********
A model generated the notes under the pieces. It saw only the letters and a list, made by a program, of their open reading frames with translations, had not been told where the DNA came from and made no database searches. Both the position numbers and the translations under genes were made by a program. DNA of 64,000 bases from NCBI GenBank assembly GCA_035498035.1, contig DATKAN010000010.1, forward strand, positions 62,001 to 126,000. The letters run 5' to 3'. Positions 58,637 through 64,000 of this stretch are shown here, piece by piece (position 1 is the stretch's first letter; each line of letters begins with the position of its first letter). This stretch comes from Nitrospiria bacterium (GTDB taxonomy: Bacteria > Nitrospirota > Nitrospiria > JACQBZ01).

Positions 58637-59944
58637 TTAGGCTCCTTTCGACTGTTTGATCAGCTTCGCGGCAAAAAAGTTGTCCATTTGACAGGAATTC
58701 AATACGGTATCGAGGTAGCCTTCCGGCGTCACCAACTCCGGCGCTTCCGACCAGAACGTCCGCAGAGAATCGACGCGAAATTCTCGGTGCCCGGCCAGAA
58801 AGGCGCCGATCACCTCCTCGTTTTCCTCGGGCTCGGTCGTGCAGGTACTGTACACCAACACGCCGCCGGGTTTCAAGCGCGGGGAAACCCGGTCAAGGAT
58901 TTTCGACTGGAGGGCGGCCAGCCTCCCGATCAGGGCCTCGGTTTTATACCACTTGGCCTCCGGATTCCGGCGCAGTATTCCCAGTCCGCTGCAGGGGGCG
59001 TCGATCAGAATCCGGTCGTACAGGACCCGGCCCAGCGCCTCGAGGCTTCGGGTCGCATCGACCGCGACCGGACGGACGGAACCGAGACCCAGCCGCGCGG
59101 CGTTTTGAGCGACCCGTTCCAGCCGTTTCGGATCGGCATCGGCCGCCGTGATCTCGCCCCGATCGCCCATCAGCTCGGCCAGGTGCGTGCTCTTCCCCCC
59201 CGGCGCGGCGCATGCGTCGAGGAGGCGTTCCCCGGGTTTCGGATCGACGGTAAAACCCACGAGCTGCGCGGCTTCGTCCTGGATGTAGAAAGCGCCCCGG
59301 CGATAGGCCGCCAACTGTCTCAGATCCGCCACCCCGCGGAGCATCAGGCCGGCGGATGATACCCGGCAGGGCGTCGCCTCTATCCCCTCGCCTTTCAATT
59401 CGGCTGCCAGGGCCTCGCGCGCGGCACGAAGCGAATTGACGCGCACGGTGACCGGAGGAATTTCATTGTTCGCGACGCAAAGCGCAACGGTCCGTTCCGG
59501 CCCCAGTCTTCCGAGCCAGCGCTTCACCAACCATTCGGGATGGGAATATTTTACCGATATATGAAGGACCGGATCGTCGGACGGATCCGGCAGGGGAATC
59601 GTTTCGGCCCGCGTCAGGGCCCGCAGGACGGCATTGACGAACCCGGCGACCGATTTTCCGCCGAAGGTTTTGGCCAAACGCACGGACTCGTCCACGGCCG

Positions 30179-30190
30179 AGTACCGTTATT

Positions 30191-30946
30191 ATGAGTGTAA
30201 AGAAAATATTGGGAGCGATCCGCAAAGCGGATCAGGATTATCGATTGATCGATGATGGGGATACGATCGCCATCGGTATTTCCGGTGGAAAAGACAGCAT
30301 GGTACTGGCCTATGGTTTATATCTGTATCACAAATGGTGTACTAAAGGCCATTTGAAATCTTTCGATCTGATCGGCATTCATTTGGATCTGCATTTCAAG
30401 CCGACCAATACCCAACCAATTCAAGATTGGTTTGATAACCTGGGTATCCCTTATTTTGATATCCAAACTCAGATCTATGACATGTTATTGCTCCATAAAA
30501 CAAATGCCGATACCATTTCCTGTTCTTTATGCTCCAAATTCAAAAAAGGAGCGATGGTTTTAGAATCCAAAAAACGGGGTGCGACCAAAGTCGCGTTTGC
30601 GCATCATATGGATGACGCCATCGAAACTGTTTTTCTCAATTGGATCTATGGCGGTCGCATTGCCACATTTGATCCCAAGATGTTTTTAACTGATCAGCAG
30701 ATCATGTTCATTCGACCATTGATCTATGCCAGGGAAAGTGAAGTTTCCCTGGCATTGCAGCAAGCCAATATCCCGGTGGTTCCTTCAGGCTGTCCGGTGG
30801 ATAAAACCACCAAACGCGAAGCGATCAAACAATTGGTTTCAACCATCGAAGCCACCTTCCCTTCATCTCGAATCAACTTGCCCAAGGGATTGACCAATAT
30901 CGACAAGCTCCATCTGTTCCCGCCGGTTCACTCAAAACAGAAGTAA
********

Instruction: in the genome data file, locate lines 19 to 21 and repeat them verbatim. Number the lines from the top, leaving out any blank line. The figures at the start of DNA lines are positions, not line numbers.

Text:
30301 GGTACTGGCCTATGGTTTATATCTGTATCACAAATGGTGTACTAAAGGCCATTTGAAATCTTTCGATCTGATCGGCATTCATTTGGATCTGCATTTCAAG
30401 CCGACCAATACCCAACCAATTCAAGATTGGTTTGATAACCTGGGTATCCCTTATTTTGATATCCAAACTCAGATCTATGACATGTTATTGCTCCATAAAA
30501 CAAATGCCGATACCATTTCCTGTTCTTTATGCTCCAAATTCAAAAAAGGAGCGATGGTTTTAGAATCCAAAAAACGGGGTGCGACCAAAGTCGCGTTTGC